Bloody but Unbowed: Canadians in Afghanistan

Canadian troops are not in Iraq, although this newspaper has consistently advocated sending them there. As we said at the time of the Coalition intervention in 2003, "much good should flow from it." Subsequent events have proved our position to be entirely wrong. It is now clear that Iraq is in a much more desperate situation than before the invasion, that there were no "weapons of mass destruction," and that the invasion was illegal and without justification. We at the Globe are therefore satisfied, like Col. Cathcart, that our genius for ineptitude has not been blunted.

It is in this light that we wholeheartedly support the Canadian involvement in the Afghan catastrophe. We report that our troops are being killed and injured at quite respectable rates, enough perhaps to get us some credibility in Washington. It is indeed regrettable that some of these casualties have been from American bombing and strafing, but this is still honorable: war is a tough business.

Afghanistan was known to be impoverished and littered with land mines after the Soviet withdrawal in 1989, but of little interest until 9/11, The Cataclysm That Changed the World Forever. Then, when it became clear that the 9/11 hijackers were almost all from Saudi Arabia, Afghanistan had to be dealt with promptly and aggressively.

Since the subsequent, successful Afghan intervention in 2001, which even the previous lily-livered Liberal government was able to support, there has been marked improvement and benefit. Afghanistan has a democratically elected government, which is pretty influential out to Kabul’s city limits, and opium production is up. Land mines are admittedly still a problem, and as reported by the Guardian (a gutless left-wing newspaper that probably supported Stalin, although Churchill supported Stalin, which is a bit of a problem for us, but nothing we can’t work out), the current situation in Afghanistan is "close to anarchy with feuding foreign agencies and unethical private security companies compounding problems caused by local corruption." This "stark warning came from Lieutenant General David Richards, head of NATO’s international security force in Afghanistan, who warned that Western forces there were short of equipment and were ‘running out of time’ if they were going to meet the expectations of the Afghan people."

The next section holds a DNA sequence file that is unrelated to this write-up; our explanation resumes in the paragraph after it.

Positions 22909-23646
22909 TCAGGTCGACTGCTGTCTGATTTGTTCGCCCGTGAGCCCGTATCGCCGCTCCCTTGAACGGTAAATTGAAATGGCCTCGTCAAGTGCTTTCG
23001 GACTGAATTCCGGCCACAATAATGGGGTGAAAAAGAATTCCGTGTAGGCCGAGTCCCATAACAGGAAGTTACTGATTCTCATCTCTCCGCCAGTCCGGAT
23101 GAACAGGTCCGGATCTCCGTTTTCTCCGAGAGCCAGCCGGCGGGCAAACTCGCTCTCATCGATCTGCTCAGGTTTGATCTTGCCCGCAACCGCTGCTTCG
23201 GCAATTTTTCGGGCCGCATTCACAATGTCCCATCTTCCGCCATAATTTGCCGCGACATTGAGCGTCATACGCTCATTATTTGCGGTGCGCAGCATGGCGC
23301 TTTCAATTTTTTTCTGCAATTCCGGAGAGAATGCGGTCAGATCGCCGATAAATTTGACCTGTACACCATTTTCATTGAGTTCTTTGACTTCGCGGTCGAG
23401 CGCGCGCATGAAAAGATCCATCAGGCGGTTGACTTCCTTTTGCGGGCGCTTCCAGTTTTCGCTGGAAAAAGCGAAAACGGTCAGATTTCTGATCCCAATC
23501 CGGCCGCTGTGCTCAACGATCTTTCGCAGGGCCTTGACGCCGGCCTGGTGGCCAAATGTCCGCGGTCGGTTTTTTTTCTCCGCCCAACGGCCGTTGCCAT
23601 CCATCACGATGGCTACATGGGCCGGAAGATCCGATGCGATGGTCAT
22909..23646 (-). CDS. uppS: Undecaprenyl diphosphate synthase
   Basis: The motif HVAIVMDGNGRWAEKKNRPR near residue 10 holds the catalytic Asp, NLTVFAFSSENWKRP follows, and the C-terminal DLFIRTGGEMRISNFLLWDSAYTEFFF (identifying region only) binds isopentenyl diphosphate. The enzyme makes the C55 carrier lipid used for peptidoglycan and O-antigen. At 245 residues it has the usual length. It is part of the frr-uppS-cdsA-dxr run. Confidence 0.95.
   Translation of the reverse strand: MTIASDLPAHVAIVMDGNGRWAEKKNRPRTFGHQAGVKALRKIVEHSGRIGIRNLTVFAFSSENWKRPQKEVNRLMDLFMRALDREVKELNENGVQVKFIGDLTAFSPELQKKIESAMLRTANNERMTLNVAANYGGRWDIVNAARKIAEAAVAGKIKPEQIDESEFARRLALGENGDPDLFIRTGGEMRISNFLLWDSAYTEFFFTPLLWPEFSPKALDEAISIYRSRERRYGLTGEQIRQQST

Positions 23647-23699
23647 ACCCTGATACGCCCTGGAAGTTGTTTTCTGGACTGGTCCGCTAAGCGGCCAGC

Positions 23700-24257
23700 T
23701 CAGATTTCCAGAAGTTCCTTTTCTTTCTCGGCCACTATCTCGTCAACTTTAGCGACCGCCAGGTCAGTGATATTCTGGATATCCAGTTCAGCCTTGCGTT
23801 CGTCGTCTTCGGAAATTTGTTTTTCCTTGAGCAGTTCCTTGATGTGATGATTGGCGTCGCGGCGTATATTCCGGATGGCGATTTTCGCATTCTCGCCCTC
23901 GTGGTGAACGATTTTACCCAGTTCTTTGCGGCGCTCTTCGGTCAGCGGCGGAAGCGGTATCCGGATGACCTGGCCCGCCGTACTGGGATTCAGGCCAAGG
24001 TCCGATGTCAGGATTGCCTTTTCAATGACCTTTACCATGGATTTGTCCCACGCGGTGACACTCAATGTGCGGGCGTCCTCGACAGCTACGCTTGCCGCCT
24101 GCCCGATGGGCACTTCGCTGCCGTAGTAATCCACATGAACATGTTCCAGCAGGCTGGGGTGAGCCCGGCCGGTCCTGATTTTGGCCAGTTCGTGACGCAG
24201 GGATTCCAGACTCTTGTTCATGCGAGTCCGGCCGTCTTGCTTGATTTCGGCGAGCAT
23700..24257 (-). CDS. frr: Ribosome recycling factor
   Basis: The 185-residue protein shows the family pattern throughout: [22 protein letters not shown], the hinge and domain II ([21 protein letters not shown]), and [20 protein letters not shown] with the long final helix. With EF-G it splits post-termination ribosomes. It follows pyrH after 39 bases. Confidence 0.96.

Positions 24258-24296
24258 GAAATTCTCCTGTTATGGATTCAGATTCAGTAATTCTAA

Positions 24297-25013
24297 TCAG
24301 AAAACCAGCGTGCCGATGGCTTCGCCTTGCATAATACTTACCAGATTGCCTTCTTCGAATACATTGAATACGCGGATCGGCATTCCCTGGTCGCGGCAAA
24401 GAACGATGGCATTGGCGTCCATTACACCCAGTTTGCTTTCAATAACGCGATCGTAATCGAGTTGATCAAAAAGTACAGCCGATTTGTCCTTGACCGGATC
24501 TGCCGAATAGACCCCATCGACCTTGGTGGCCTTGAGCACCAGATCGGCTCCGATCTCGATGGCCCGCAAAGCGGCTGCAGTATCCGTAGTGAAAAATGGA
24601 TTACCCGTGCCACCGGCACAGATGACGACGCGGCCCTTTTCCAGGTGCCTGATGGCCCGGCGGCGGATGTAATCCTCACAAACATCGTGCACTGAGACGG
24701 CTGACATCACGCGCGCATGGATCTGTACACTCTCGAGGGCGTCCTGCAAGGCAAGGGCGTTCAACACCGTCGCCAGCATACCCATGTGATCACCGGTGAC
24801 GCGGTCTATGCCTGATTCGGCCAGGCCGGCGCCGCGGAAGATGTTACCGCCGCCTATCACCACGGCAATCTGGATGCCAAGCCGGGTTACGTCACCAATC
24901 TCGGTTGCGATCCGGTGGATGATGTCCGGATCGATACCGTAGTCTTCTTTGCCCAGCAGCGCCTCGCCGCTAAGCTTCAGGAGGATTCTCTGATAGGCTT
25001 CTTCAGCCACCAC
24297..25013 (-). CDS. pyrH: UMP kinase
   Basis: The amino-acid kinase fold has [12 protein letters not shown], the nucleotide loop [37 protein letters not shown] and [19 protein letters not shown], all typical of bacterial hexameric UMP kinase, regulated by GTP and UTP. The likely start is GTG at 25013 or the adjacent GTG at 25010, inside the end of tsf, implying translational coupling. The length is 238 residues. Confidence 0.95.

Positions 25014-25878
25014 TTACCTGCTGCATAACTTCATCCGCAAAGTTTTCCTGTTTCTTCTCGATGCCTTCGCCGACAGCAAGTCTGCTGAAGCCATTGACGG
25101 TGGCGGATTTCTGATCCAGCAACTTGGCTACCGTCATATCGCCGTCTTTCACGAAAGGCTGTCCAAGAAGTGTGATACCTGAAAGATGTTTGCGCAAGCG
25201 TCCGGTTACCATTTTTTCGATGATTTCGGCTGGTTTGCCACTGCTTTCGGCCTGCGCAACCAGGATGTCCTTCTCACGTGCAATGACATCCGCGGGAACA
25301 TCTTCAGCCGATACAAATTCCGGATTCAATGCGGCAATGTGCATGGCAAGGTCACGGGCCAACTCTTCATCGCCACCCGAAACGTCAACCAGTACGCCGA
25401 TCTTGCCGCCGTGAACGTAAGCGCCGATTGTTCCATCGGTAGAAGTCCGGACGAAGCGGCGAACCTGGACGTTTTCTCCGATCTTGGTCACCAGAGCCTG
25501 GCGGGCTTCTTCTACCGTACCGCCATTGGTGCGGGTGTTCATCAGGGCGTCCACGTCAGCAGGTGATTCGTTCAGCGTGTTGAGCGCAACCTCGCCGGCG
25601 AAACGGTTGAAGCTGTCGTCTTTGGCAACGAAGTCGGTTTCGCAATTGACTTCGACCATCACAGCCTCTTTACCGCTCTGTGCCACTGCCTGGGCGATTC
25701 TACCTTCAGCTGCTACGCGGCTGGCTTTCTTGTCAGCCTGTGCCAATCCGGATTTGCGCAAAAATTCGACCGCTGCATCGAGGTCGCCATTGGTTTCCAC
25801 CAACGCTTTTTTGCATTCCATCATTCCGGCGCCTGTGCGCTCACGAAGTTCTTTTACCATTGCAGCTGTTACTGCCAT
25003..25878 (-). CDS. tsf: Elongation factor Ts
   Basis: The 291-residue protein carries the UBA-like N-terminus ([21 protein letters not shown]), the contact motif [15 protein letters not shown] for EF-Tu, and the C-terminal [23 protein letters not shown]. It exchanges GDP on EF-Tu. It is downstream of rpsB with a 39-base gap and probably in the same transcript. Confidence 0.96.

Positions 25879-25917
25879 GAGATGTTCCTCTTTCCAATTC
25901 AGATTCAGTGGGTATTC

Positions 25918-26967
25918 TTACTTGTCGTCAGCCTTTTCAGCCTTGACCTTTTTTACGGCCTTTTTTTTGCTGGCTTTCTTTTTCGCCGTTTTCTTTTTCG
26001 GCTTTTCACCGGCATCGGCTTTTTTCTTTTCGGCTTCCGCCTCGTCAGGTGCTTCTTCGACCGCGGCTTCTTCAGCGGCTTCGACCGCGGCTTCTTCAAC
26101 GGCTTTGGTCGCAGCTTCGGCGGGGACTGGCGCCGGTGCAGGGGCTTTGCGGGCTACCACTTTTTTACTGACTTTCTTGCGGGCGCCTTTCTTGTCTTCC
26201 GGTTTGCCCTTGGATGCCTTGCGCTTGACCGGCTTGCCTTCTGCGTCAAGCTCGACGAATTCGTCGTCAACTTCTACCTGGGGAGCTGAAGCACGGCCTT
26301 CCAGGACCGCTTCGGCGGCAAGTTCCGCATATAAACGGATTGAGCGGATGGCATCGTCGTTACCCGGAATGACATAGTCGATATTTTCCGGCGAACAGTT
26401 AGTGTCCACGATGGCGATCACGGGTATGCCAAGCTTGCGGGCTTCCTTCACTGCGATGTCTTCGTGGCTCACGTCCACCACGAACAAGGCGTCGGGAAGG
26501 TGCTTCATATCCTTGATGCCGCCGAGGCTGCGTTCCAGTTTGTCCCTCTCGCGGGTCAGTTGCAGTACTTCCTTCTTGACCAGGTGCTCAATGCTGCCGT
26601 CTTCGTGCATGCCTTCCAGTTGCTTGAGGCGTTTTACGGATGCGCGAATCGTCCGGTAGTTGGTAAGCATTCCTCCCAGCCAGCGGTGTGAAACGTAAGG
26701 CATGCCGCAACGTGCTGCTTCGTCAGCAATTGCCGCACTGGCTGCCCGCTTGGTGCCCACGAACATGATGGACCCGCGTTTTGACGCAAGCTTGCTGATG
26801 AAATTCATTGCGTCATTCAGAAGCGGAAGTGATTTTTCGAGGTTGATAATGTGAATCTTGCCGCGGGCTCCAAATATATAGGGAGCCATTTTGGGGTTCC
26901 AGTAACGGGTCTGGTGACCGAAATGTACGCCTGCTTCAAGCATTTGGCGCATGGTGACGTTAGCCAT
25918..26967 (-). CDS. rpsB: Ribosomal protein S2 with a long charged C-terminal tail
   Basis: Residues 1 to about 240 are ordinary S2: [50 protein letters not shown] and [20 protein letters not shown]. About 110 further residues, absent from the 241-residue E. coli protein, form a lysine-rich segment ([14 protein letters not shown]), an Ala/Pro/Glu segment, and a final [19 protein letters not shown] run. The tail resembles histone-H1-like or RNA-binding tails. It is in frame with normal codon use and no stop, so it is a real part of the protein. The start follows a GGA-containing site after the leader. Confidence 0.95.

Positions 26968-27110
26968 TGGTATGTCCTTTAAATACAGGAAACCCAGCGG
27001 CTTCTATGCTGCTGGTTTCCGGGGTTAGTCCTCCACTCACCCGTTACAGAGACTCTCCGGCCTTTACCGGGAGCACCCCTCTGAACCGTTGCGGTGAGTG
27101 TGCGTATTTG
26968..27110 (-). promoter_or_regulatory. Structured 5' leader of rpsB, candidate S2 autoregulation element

Luckily, however, Operation Medusa has been a success (although there are a few flaky doubters who lower morale but can be easily ignored), and our Canadian troops will now be bravely engaged, with our UN-sanctioned NATO allies, in destroying the opium crop, and with it a major source of income for impoverished rural Afghans (the drought is taking care of the rest). We applaud this resolution. We are not deterred by the fact that European troops (and their colonial descendants) who have little knowledge of the local language, culture, or customs are once again trying to impose their objectives on a population that resents their presence. Neither are we discouraged by the lack of funding or planning for a realistic economic recovery. On the contrary, we on the Globe editorial board are determined to persevere to our objective: a democratic, stable, peaceful Afghanistan, sympathetic to the West, prosperous, and resistant to the mad mullahs in Iran and Pakistan, even though we have no idea how any of this can be accomplished. We support the Harper government’s determination to see Canada’s Afghan involvement through to its inevitable and disastrous conclusion.